This recent inquiry into waveforms and steering, along with my years as a trucksmith, has led me to extrapolate that there are two types of wobble that skaters experience. The first kind is of the “loose truck” variety. This is where there is excessive play in an undampened system that allows for a self-exciting oscillation to take over once critical speed is attained. In order to remedy this kind of wobble you want to remove loose play, like under-compressed bushings and pivot cup slop.

The second type of wobble is “us.” We can be the source of oscillation excitement as we attempt to counteract a wobble that may have started with a pebble or a flinch, only to add to it with the energy of our synchronized reactions. This is a situation where it’s a good idea to control one’s over-reactive tendency and hope that you can keep from feeding into the loop vortex.

In order to grok our role in the whole steering system it’s important to see us as the chassis of a human/skateboard unit, because we do function as one. Flexible chassis are shown to feed oscillating systems with the energy from their spring-back, even at lower speeds. Thus there is a need for Positive Feedback systems (also known as Feed forward systems), which utilize a controlled counter-action to the undesired frequency. Luckily, we are the ultimate feed forward system, in that we can use our skill and confidence to counteract the sometimes wayward mechanical tendencies of our boards.


As I searched for solutions to the wobble tendency, I noticed that most of the examples of stable steering systems were ones in which the front of the vehicle turned more than the rear. This configuration creates a sort of Weather Vane Effect, where a trailing wing pivots the vane into the wind – also known as Passive Steering Stabilization. A more stable back truck creates a similar effect, where the tail becomes a sort of trailing stabilizer. The front truck then provides the majority of steering without the propensity for the vehicle to oversteer from the rear. Directionality is a big part of this, so it’s not ideal for riding that involves reversing board direction at speed. If that works with your riding style, then you can easily make a version of this design by using a wedged Reverse Kingpin truck with soft bushings on the front and a de-wedged Standard Kingpin truck with firmer bushings at the rear. You can feel how stable it is when ridden forward compared with when you ride the board in reverse.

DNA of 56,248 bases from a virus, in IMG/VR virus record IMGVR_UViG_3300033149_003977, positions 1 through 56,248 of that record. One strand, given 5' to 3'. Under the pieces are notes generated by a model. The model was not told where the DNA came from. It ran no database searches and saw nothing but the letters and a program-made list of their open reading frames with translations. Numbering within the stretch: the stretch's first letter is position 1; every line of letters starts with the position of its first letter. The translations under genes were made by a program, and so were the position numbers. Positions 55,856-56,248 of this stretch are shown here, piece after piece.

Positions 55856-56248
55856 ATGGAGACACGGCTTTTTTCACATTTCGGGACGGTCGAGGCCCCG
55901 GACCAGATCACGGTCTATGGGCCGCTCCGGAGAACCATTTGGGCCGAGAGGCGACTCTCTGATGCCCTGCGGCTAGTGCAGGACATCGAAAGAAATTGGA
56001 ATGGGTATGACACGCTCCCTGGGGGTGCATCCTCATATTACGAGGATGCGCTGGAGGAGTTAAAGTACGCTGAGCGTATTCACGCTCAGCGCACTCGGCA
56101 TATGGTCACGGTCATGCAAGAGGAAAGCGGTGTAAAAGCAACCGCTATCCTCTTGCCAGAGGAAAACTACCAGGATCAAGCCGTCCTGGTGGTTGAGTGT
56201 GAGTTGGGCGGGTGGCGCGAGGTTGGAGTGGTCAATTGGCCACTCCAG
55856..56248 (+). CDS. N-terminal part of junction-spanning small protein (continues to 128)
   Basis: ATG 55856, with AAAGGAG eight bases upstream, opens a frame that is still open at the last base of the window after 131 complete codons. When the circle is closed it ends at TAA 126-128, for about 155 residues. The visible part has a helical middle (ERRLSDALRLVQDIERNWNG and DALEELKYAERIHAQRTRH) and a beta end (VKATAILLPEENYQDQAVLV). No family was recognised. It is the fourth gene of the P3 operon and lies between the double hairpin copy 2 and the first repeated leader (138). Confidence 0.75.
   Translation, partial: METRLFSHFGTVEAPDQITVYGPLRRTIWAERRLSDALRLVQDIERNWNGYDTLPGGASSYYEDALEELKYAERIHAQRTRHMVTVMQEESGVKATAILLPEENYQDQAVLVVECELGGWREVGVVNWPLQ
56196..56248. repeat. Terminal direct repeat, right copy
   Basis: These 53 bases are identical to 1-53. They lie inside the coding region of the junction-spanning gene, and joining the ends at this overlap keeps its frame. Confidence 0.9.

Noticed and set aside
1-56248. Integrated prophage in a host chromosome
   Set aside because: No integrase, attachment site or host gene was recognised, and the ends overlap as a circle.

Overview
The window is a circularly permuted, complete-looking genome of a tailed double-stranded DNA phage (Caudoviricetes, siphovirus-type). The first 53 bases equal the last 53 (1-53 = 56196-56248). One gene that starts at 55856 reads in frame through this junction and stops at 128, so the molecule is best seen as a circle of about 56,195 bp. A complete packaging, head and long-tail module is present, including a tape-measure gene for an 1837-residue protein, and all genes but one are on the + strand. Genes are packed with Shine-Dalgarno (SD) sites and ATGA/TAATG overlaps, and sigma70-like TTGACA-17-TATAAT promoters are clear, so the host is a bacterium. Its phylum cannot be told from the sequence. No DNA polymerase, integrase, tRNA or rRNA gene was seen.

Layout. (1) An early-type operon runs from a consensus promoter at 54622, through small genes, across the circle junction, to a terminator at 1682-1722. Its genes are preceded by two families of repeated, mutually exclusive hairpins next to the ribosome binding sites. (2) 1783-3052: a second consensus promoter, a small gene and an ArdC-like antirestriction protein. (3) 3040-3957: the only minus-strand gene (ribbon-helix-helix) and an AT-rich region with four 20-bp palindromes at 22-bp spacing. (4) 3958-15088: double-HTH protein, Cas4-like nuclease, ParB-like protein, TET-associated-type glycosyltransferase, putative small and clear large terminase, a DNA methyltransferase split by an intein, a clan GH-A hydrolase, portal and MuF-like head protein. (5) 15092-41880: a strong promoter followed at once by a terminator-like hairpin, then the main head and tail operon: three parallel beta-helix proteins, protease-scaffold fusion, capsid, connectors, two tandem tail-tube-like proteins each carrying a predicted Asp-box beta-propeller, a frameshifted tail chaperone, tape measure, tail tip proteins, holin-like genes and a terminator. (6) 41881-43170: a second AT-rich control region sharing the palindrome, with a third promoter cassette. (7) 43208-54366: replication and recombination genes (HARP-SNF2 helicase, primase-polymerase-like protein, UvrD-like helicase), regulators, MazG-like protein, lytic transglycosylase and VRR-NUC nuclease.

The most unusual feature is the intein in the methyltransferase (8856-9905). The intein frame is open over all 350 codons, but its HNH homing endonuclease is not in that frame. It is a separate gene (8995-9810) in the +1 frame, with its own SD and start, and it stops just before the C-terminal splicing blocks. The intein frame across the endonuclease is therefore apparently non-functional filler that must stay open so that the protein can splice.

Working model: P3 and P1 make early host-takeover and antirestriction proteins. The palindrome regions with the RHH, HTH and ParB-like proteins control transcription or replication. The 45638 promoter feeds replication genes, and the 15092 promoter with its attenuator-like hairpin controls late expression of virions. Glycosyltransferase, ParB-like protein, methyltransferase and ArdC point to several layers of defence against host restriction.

Knowing the science behind wobbles has helped me understand why some commonly practiced methods work. What a looseness of body can do, for example, is separate the oscillating board from the mass of the rider so that we don’t feed the oscillation any further, and may even dampen it. Because when we add our body weight to the oscillating system, we provide a lot of mass for the oscillation loop to feed off of. So as it turns out, according to traditional steering analysis, the skateboard is just a twitchy animal that is prone to fits of  instability, exacerbated at every turn by its own design. So why don’t we just fix all these
problems, then? I pondered this question while pumping my board around in front of my house and the answer came to me in a flash of obviousness; it’s all that volatile energy from the system that makes it so much fun. The very essence of the pump comes from our ability to harness the instability, tap into the oversteer, accentuate the positive 4WS, even feed off the negative trail and ultimately jump on the negative caster. All of the things that make a skateboard categorically “ill-tempered” are the exact same things we love about it. It’s good to understand the geometry of our boards so we can fine-tune them to suit our styles, but ultimately it is we who need to adapt to riding this wild horse, and not tame the animal so much that it loses its buck. CW